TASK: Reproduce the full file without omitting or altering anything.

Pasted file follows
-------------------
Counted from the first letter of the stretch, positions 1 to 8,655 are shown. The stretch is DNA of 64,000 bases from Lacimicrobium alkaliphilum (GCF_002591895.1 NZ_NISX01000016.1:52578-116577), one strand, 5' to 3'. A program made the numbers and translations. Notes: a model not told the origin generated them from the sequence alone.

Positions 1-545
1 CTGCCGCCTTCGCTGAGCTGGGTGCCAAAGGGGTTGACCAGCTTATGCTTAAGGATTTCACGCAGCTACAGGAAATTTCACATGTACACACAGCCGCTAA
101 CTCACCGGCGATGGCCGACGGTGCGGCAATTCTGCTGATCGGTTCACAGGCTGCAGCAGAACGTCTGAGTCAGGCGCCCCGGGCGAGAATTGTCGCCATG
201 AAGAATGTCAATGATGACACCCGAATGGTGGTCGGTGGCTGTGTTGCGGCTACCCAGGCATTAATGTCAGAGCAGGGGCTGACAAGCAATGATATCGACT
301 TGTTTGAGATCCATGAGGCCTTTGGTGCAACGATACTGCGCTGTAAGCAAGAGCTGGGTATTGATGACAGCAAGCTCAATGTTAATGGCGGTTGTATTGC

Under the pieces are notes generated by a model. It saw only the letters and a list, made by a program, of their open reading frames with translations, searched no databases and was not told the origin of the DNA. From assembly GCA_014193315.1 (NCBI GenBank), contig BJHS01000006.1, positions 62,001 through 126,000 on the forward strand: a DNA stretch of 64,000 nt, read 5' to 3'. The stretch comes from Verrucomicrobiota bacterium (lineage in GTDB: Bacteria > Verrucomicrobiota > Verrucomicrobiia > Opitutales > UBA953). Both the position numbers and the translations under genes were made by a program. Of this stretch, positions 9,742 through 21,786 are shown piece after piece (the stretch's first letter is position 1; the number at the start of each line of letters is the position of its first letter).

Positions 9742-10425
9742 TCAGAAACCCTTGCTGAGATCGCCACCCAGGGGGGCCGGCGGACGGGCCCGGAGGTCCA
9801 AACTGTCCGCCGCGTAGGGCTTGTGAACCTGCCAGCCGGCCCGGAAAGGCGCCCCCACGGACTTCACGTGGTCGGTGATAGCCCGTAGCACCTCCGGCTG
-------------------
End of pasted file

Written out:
Counted from the first letter of the stretch, positions 1 to 8,655 are shown. The stretch is DNA of 64,000 bases from Lacimicrobium alkaliphilum (GCF_002591895.1 NZ_NISX01000016.1:52578-116577), one strand, 5' to 3'. A program made the numbers and translations. Notes: a model not told the origin generated them from the sequence alone.

Positions 1-545
1 CTGCCGCCTTCGCTGAGCTGGGTGCCAAAGGGGTTGACCAGCTTATGCTTAAGGATTTCACGCAGCTACAGGAAATTTCACATGTACACACAGCCGCTAA
101 CTCACCGGCGATGGCCGACGGTGCGGCAATTCTGCTGATCGGTTCACAGGCTGCAGCAGAACGTCTGAGTCAGGCGCCCCGGGCGAGAATTGTCGCCATG
201 AAGAATGTCAATGATGACACCCGAATGGTGGTCGGTGGCTGTGTTGCGGCTACCCAGGCATTAATGTCAGAGCAGGGGCTGACAAGCAATGATATCGACT
301 TGTTTGAGATCCATGAGGCCTTTGGTGCAACGATACTGCGCTGTAAGCAAGAGCTGGGTATTGATGACAGCAAGCTCAATGTTAATGGCGGTTGTATTGC

Under the pieces are notes generated by a model. It saw only the letters and a list, made by a program, of their open reading frames with translations, searched no databases and was not told the origin of the DNA. From assembly GCA_014193315.1 (NCBI GenBank), contig BJHS01000006.1, positions 62,001 through 126,000 on the forward strand: a DNA stretch of 64,000 nt, read 5' to 3'. The stretch comes from Verrucomicrobiota bacterium (lineage in GTDB: Bacteria > Verrucomicrobiota > Verrucomicrobiia > Opitutales > UBA953). Both the position numbers and the translations under genes were made by a program. Of this stretch, positions 9,742 through 21,786 are shown piece after piece (the stretch's first letter is position 1; the number at the start of each line of letters is the position of its first letter).

Positions 9742-10425
9742 TCAGAAACCCTTGCTGAGATCGCCACCCAGGGGGGCCGGCGGACGGGCCCGGAGGTCCA
9801 AACTGTCCGCCGCGTAGGGCTTGTGAACCTGCCAGCCGGCCCGGAAAGGCGCCCCCACGGACTTCACGTGGTCGGTGATAGCCCGTAGCACCTCCGGCTG